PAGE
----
The Theater Offensive Receives $1 Million Donation

the theater offensiveSpeculum by Black Venus, performed at TTO's OUT'hood Fest, Oct 2017; Photo: Dom Wise

The Theater Offensive Changes Its Course, Develops New Direction

BOSTON—A new mission, a new leadership structure and a $1 million donation for The Theater Offensive (TTO), Boston’s longest-running LGBTQ theater company, is moving the nonprofit organization into a new strategic direction.

Performing Arts Supporter Ellen Poss made the $1 million gift in support of this new vision and strategic direction—the largest contribution ever received by The Theater Offensive.

“For over 30 years, The Theater Offensive has provided an artistic home for young, emerging LGBTQ artists of color to share their stories through inspiring art, and has been a leader in the movement for social change,” said Poss. “TTO is working to create a better Boston for all of us, and I’m proud to be a part of it.”


Banking in the future of TTO

Founded in 1989, TTO is announcing a major operating gift in support of its new mission, leadership structure, and creative direction. Brookline Performing Arts Supporter, Ms. Poss made the $1 million contribution, which will provide stability and strength as TTO begins to implement its new strategic plan, examine new programmatic directions, and explore options for a permanent space for the company.

“We are full of gratitude for this magnificent gift, which will accelerate our work and ultimately catalyze the artistic expression of Queer and Trans People of Color, who will benefit most from Ellen’s bold philanthropy,” said Harold Steward and Evelyn Francis, Interim Executive and Artistic Directors (and now Producing Co-Executive Directors of TTO), when announcing Ms. Poss’ support.



Francis has worked at TTO in several capacities since 2001 and brings significant experience executing programs to challenge the status quo and set new standards of excellence within the arts sector in Boston. Steward’s tenure at TTO began in 2017 when he moved to Boston from Dallas, Texas, where he served as Director of the South Dallas Cultural Center. Steward has led TTO’s strategic planning process.

As this new configuration of the company emerges, TTO is employing change management and organizational structures inspired by Black Queer feminist perspectives—particularly the work of Adrienne Marie Brown (author of Emergent Strategies and Pleasure Activism).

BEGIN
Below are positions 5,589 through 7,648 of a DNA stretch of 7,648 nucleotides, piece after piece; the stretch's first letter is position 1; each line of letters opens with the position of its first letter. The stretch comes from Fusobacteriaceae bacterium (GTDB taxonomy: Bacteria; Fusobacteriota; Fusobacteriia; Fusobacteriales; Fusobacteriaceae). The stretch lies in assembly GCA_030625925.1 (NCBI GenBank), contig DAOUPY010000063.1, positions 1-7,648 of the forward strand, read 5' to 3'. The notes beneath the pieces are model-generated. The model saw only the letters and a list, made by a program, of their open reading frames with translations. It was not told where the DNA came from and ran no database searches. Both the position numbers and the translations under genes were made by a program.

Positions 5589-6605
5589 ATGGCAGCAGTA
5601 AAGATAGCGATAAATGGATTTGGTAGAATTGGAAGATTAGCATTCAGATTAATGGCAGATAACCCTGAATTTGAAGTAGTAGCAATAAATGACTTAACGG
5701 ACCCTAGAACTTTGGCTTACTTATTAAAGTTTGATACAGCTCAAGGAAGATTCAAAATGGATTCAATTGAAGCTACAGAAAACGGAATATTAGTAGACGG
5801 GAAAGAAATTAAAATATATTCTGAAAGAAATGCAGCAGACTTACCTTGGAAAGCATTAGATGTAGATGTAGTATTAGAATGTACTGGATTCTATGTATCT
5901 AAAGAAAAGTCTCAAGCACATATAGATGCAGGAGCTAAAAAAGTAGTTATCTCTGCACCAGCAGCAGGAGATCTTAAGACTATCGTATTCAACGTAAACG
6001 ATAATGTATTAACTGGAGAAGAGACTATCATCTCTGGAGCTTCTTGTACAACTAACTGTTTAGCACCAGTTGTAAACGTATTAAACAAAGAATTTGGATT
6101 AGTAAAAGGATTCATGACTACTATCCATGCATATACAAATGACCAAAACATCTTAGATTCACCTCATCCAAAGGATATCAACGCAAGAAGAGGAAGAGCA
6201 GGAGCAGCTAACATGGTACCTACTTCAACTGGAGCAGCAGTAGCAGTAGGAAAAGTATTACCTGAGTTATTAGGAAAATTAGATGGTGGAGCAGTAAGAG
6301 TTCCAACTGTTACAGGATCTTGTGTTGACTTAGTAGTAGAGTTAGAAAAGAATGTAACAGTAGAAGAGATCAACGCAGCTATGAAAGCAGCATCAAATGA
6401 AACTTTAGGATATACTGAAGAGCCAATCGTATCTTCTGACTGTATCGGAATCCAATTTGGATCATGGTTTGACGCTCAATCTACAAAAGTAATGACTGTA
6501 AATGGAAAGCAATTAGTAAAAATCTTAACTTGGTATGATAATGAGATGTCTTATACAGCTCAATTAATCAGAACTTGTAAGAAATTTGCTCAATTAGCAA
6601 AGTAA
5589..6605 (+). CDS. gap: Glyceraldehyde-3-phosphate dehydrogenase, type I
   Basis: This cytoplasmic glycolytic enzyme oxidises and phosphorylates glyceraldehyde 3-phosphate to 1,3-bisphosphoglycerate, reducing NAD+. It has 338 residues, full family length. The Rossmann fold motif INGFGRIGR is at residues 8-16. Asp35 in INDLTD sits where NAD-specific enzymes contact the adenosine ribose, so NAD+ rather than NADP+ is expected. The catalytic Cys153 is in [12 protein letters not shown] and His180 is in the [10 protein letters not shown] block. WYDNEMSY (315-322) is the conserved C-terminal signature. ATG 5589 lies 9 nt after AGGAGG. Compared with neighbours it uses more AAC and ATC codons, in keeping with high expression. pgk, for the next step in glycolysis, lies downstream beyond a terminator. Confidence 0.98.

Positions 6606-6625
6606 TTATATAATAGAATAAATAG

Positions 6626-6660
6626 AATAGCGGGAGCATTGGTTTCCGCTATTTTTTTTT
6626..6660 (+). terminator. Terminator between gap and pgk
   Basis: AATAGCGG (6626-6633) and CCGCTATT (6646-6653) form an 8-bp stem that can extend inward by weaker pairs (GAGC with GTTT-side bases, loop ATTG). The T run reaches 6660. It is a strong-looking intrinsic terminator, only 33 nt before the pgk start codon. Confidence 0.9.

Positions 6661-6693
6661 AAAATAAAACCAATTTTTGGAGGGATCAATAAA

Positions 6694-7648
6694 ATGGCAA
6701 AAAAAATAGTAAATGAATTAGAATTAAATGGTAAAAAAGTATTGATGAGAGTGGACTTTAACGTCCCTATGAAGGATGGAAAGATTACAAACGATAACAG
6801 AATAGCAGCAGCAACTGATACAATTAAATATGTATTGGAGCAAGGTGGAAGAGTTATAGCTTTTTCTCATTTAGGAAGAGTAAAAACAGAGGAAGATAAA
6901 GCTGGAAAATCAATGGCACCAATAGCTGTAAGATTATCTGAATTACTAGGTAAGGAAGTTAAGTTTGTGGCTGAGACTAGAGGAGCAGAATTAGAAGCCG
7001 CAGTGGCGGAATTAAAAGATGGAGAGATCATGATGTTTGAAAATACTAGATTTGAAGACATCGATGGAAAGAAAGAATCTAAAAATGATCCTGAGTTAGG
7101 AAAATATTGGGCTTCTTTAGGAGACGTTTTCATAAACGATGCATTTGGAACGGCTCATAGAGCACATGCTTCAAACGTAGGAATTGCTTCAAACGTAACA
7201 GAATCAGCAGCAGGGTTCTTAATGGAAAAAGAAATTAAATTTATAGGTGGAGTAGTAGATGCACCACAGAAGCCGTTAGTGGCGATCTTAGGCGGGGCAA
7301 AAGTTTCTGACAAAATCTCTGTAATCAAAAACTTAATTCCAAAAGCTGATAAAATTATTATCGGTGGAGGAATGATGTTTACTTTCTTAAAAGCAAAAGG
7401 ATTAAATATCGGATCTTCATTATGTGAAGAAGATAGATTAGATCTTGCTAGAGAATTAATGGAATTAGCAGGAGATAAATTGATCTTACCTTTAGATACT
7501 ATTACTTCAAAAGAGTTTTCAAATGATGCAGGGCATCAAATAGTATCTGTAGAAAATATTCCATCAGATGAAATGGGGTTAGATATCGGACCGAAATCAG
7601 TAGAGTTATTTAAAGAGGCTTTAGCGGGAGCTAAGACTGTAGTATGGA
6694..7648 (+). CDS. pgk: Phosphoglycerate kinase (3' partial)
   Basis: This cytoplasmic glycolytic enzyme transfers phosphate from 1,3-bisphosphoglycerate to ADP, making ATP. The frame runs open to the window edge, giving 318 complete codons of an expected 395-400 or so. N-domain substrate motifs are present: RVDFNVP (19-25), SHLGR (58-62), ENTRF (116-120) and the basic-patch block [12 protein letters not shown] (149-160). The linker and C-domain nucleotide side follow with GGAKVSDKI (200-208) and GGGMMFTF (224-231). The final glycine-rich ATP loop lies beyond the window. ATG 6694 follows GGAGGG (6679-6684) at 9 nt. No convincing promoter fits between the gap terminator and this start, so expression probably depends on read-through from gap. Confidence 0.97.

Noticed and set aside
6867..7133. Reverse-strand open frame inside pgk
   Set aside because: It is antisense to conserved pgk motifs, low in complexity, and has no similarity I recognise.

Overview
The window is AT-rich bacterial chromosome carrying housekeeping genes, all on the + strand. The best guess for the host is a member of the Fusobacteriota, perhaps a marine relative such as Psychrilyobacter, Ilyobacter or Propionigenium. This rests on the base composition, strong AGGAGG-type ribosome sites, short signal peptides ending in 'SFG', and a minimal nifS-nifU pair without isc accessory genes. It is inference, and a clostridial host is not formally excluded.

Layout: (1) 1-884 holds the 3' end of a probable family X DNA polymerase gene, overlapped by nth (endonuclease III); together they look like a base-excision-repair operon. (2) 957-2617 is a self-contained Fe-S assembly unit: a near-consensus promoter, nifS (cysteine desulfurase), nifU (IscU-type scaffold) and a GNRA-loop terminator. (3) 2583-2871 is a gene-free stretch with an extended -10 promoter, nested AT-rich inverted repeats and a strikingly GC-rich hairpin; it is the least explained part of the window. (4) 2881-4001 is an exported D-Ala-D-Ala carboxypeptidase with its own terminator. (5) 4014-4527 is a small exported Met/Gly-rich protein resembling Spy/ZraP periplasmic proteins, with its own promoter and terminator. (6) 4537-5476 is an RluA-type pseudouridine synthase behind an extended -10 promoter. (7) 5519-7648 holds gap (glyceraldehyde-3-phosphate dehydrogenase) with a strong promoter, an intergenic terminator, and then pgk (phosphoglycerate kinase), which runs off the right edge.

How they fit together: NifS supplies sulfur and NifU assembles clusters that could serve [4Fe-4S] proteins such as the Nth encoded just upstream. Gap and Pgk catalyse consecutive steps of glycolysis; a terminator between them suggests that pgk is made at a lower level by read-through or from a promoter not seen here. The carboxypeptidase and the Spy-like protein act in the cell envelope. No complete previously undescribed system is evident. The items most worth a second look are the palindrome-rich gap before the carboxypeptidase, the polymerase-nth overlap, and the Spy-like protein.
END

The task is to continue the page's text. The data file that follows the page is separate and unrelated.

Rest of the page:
Brown’s work examines the human relationship to change, asking us to shape our futures as we imagine them while co-creating the world we aspire to live in. Moving forward, TTO will apply a distributed leadership model that supports Queer and Trans People of Color racial justice values, recognizing the centrality of People of Color, women, Trans, and Gender Non-Conforming people withing the organization.


New mission, new direction

Following a collaborative planning process involving TTO staff, board, artists, and community members, the organization has adopted a new mission, which is to present liberating art by, for, and about Queer and Trans People of Color that transcends artistic boundaries, celebrates cultural abundance, and dismantles oppression.

“From our conversations with stakeholders, staff, and board, it was clear that we needed a new mission and plan that centered racial justice in our efforts to combat homophobia. Racial justice has always been central to TTO’s work but was never expressly stated in its mission. We want to make it clear that eradicating racism is central to our fight to combat homophobia as well,” noted Steward.

According to Francis, “TTO’s last major strategic shift in 2010 drew on our rich history of community-based work and we began to focus all of our creative resources on building safer, thriving communities in four Boston neighborhoods—work that focused on supporting Queer and Trans People of Color. We now want to be explicit about this focus and support all Queer and Trans People of Color, regardless of the neighborhood. As the LGBTQ community has seen some advances in acceptance and rights won, we also have to acknowledge that these gains have not been as fully afforded to People of Color and Transgender people. As a result, we felt it was integral to our next phase to really prioritize and center around these artists and their stories in an effort to gain a fuller more inclusive liberation.”


TTO’s strategic plan is based on five core values:

  1. OUTness: creating and transforming space for Queer and Trans People of Color and the world around us
  2. Design Justice: engaging those most directly affected to be leaders at the forefront of our movement and in telling their stories
  3. Shared Power: guiding our programming, pedagogy, and organizational structure
  4. Youth Leadership: centering youth perspective, amplifying youth voice, and supporting Queer and Trans Youth of Color as current leaders of our movement
  5. Experimentation and Innovation: keeping our work adaptive, iterative, and relevant


Other elements of the TTO strategic plan include defining a new liberatory aesthetic centered around Queer and Trans People of Color; executing a feasibility study and facilities plan to explore space for its operations and for Queer theater in Boston, and finally, exploring TTO’s potential to organize the Queer and Transcultural movement nationally. 

TTO was founded by Abe Rybeck in the 1980s as an underground movement of young Queer outsiders on street corners and in basements of Boston, demanding a place in the cultural dialogue. In the spring of 2019, when Rybeck formally announced he would relinquish his day-to-day duties, TTO launched a love-filled transition, honoring Rybeck at its annual fundraiser, ClimACTS! DYNASTY. Rybeck will continue to collaborate with TTO as an organizational consultant.

[From A News Release]

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